Enterprise Management: Relationships between Firms

Enterprise Management: Relationships between Firms 150 150 Affordable Capstone Projects Written from Scratch





Enterprise Management:

Relationships between Firms




PM9 Course outline




Professor Satu Teerikangas

Email: s.teerikangas@ucl.ac.uk

satu.teerikangas@utu.fi in emergency

Honorary Senior Lecturer, Bartlett School of Construction & Project Management, University College London

Professor and Head of Department, Management & Organization, School of Economics, University of Turku (Finland)



Course overview


In an increasingly competitive, global and interconnected world, firms across industries are entering into cooperative partnerships as a means of securing their competitive positioning. This is termed the ‘age of cooperation’, ‘cooperative strategies’, ‘coopetition’, or a ‘networked economy’. Cooperative partnerships take various forms, ranging from outsourcing and subcontracting, to franchising and licensing, through joint ventures and alliances, all the way to acquisitions, buyouts and mergers. Though different in terms of their ownership and governance structures, operational modes and goals, these so-called ‘hybrids’ all essentially concern an inter-firm encounter, an inter-firm relationship set in time, or a partnership.


The aim of this module is to explore how best to develop, nurture and sustain inter-firm relationships. This is achieved as follows:


  1. A first objective is to understand the reasons underlying the shift to a cooperative networked economy, and its consequences for the modern globally operating organization.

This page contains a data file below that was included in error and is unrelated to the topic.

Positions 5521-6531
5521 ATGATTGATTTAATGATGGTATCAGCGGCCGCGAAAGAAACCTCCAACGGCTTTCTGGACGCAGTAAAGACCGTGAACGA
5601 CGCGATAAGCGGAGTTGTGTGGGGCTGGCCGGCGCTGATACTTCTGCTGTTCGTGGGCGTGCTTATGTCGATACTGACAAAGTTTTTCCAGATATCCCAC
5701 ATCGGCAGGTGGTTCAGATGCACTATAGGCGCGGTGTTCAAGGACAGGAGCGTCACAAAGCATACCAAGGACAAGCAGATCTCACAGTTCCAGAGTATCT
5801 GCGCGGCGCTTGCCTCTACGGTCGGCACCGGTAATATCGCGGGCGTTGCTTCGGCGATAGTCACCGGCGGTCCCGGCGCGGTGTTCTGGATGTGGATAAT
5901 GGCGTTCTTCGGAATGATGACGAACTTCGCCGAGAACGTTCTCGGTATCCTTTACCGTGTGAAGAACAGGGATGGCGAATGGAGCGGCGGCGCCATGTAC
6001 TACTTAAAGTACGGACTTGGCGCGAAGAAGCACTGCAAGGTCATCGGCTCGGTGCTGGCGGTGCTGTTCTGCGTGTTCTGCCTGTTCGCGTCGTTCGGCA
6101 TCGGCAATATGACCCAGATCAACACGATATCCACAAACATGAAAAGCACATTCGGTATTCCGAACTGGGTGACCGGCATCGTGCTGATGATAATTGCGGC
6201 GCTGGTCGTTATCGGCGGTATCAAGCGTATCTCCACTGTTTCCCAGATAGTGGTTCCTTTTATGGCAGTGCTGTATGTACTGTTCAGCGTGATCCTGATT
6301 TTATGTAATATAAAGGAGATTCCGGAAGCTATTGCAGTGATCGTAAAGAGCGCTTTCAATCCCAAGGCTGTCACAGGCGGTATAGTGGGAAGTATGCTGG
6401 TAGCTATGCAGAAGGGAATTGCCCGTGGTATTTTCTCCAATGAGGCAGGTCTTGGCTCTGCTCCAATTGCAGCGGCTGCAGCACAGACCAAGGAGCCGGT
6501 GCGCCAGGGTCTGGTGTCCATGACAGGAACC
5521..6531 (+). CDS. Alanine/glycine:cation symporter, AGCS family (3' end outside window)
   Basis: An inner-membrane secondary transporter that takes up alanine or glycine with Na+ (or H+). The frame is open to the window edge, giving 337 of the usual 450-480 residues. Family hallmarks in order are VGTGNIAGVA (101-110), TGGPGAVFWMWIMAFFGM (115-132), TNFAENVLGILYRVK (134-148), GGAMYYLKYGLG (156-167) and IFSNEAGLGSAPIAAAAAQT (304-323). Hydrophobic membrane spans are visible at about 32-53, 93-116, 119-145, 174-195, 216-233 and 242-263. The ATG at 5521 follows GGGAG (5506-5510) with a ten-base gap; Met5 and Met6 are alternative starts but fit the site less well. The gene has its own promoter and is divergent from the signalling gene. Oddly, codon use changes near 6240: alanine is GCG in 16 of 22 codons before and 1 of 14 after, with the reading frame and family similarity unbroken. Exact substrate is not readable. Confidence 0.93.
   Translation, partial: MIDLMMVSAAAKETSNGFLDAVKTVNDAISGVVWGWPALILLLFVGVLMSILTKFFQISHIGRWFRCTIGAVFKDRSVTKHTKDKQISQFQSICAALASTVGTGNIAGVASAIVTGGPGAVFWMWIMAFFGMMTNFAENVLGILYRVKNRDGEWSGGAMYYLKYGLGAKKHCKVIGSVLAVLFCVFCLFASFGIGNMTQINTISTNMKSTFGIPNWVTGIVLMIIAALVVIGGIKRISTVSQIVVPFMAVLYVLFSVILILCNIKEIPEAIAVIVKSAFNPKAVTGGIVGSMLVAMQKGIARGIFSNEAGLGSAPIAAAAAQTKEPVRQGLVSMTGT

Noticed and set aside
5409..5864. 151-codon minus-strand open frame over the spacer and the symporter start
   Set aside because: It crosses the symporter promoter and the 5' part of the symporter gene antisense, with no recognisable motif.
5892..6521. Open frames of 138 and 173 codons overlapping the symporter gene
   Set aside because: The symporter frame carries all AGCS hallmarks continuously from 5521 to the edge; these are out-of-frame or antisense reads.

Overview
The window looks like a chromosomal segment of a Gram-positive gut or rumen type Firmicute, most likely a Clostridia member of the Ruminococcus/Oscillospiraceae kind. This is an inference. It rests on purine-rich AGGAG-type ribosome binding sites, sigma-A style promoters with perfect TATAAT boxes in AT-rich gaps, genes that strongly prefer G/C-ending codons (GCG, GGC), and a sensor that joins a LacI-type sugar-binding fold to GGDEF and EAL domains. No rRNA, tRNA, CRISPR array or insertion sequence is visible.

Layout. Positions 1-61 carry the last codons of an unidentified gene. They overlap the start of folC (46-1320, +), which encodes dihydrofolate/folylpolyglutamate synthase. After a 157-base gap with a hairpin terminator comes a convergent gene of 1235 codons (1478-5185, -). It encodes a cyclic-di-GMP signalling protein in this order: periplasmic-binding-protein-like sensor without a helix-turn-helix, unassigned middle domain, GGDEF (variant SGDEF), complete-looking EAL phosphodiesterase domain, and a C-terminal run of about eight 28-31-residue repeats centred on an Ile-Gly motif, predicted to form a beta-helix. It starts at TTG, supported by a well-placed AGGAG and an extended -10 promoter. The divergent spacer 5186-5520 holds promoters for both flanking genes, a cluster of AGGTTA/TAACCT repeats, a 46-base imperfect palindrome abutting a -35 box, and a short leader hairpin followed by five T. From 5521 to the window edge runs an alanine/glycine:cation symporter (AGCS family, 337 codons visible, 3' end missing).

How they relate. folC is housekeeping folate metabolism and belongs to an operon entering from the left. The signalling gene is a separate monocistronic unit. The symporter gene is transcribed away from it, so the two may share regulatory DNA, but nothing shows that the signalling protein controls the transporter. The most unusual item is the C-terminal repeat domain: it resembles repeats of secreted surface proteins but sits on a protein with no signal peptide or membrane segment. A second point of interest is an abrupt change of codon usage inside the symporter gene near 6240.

2. Another aim is to introduce the participant to the range of alternative modes of inter-firm cooperation, and to further explore their unique characteristics and features, whilst drawing the parallels between them. An essential question is – to what extent does inter-firm cooperation, regardless of its form, bear fundamental similarity? And where dissimilar, what are the factors predicting this dissimilarity?
  3. The third objective in the course is to understand the economic, strategic and organizational drivers of inter-firm cooperation.
  4. Finally, we will seek to explore and identify what are the organizational and human levers to pull on to secure the successful management of inter-firm partnerships.
  5. An underlying motive behind the unit is to appreciate and openly explore how to develop, nurture and sustain cooperative and high-performing relationships, and what is each individual’s role in this endeavour.


To this end, the course builds on the following outline:


  • Session 1:Introduction and overview – inter-firm relationships (Feb 20th, 2018)


  • Session 2:The ‘why’ of cooperation – theoretical and managerial drivers of inter-firm relationships (February 27th, 2018)